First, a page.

Which patients with IBD need psychological interventions? A controlled study
Article first published online: 7 APR 2008
Copyright © 2008 Crohn's & Colitis Foundation of America, Inc.
Inflammatory Bowel Diseases
Volume 14, Issue 9, pages 1273–1280, September 2008
How to Cite
Miehsler, W., Weichselberger, M., Öfferlbauer-Ernst, A., Dejaco, C., Reinisch, W., Vogelsang, H., Machold, K., Stamm, T., Gangl, A. and Moser, G. (2008), Which patients with IBD need psychological interventions? A controlled study. Inflamm Bowel Dis, 14: 1273–1280. doi: 10.1002/ibd.20462
- Issue published online: 5 AUG 2008
- Article first published online: 7 APR 2008
- Manuscript Accepted: 22 FEB 2008
- Manuscript Received: 27 SEP 2007
- Hochschuljubiläumsstiftung der Stadt Wien. Grant Number: 129/2001
- inflammatory bowel disease;
- rheumatoid arthritis;
Background: Psychological distress is frequent in inflammatory bowel disease (IBD). Whether there is a need for psychological interventions is unknown. This study investigated the quantity and quality of the need for psychological interventions in IBD as compared to rheumatoid arthritis (RA).
Methods: In all, 302 patients with IBD and 109 patients with RA answered the ADAPT questionnaire, assessing the need for psychosomatic support (physicians support) and for psychotherapy, the hospital anxiety and depression scale, the SF-36, a questionnaire on social support (SOZU-K22), and the Rating Form of IBD Patient Concerns (IBD patients only). Detailed biomedical data were also assessed.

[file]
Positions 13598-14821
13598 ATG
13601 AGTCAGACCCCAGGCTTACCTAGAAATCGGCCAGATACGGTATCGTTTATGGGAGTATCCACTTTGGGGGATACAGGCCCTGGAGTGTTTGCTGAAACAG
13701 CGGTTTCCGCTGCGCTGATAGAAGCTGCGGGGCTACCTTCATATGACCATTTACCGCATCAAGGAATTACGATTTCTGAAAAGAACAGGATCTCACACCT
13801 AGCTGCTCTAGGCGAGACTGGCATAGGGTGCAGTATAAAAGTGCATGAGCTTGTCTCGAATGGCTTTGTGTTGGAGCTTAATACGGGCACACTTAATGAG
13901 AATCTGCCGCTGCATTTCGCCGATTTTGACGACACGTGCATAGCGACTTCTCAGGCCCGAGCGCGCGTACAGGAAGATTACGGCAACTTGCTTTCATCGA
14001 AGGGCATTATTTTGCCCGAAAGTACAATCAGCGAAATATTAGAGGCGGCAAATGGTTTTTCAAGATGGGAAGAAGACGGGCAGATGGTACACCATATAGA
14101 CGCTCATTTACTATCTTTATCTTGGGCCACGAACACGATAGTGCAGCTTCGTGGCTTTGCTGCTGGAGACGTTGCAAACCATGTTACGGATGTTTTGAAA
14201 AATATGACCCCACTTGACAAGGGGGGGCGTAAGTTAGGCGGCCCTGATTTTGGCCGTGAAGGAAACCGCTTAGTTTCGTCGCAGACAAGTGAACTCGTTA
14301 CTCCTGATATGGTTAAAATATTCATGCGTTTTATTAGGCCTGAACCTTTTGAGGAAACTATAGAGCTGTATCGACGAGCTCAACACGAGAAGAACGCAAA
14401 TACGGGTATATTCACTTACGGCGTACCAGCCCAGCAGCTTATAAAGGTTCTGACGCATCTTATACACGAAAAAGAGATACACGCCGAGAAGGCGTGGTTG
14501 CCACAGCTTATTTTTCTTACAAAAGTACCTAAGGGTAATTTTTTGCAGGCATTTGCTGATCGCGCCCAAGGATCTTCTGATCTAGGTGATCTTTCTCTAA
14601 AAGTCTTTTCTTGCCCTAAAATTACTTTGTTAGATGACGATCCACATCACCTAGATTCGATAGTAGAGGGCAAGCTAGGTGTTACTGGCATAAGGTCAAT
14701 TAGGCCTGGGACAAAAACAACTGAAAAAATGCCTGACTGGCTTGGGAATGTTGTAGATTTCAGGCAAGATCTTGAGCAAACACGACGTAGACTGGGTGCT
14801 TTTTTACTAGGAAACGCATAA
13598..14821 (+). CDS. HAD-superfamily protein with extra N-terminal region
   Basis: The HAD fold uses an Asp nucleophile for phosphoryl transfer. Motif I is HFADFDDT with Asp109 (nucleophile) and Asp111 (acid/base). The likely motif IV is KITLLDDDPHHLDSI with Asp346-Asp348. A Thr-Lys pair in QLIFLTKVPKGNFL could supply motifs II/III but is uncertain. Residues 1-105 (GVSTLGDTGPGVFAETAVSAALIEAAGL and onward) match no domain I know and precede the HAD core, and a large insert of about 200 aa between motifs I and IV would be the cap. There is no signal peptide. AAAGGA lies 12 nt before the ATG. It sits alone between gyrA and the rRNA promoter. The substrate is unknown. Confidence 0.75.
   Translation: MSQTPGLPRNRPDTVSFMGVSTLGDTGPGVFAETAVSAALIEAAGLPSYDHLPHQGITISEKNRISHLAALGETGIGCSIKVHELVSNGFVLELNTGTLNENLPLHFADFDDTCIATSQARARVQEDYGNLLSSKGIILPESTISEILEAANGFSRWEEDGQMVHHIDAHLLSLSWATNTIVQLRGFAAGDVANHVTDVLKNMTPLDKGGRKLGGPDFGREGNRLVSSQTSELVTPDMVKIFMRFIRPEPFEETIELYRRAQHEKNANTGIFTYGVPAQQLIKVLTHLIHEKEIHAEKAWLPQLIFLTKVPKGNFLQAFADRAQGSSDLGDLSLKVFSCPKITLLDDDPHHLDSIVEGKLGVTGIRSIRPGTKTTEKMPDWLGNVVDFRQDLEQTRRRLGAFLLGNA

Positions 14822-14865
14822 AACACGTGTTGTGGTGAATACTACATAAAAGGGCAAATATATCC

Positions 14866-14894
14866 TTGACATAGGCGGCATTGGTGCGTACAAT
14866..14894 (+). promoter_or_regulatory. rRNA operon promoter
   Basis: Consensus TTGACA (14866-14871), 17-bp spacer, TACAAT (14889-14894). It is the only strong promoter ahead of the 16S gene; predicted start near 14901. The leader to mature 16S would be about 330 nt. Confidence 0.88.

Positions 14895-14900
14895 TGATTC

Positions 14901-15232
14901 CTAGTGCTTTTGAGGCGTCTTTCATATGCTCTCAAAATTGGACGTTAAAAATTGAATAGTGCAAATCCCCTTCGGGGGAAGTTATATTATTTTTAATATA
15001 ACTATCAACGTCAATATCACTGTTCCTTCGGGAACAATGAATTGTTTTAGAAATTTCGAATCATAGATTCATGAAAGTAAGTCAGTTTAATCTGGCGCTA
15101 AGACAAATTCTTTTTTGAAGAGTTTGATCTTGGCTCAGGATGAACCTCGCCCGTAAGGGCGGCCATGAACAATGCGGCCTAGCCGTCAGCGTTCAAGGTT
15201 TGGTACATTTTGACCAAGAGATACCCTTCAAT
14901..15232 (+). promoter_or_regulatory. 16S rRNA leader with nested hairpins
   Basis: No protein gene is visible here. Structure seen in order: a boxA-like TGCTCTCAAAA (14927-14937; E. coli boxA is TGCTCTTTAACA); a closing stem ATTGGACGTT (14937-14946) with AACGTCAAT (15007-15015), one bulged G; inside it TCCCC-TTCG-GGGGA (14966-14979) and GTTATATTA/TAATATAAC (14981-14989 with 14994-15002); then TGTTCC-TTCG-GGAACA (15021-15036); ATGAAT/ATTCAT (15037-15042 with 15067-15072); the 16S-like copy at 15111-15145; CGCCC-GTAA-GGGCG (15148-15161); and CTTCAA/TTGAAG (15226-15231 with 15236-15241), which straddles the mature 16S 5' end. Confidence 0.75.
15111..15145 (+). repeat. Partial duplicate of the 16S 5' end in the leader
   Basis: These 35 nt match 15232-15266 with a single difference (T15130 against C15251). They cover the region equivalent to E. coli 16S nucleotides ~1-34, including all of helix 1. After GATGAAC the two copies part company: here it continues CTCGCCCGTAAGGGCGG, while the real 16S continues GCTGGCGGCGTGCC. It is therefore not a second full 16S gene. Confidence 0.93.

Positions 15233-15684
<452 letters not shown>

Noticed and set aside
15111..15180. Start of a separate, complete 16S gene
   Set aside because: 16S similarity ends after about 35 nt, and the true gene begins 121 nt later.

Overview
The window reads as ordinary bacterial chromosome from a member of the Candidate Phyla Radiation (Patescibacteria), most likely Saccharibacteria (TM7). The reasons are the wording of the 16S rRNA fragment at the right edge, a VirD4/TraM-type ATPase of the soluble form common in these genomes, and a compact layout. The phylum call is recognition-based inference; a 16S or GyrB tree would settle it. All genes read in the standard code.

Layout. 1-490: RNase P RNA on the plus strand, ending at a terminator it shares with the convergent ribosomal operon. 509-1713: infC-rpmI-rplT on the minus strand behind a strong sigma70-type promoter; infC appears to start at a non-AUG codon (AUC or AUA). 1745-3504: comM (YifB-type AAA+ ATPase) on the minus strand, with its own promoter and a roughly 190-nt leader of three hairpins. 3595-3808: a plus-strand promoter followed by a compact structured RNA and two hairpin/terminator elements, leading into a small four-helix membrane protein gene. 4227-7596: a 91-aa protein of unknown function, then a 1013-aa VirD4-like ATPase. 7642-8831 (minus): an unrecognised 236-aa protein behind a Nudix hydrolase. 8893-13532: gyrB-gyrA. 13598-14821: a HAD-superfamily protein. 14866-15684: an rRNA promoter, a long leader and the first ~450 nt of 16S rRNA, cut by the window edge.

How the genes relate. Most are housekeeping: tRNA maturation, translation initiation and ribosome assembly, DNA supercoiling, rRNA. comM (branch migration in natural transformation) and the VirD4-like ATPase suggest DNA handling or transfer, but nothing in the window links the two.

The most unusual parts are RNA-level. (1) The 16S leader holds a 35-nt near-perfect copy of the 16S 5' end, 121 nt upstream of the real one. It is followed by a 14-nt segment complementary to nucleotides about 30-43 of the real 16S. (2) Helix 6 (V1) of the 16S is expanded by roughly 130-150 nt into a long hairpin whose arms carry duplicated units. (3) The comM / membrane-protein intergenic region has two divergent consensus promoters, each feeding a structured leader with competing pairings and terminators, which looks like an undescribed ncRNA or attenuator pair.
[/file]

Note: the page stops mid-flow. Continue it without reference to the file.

Results: Ninety-three patients with IBD (31%) expressed a need for psychological intervention compared to 14 patients with RA (13%; P < 0.001). Stepwise logistic regression analysis revealed that anxiety (odds ratio [OR] 3.6; 95% confidence interval [CI] 2.2-6.0; P < 0.001), age ≤44 years (OR 2.6; 95% CI 1.5-4.3; P < 0.001) and impaired social support (SOZU-K22 <4.20) (OR 2.0; 95% CI 1.2-3.3; P = 0.009) accounted for this difference. In IBD the need for psychosomatic (physicians) support was associated with worries and concerns about IBD and the need for psychotherapy was associated with worries and concerns about IBD, anxiety, impaired “social functioning” (SF-36), and short disease duration.
Conclusions: Patients with IBD express a higher need for psychological interventions than patients with RA due to greater psychosocial restrictions inherent in IBD. The need for psychological interventions was characterized by psychological factors, mainly worries about the disease and anxiety, rather than by medical variables.
(Inflamm Bowel Dis 2008)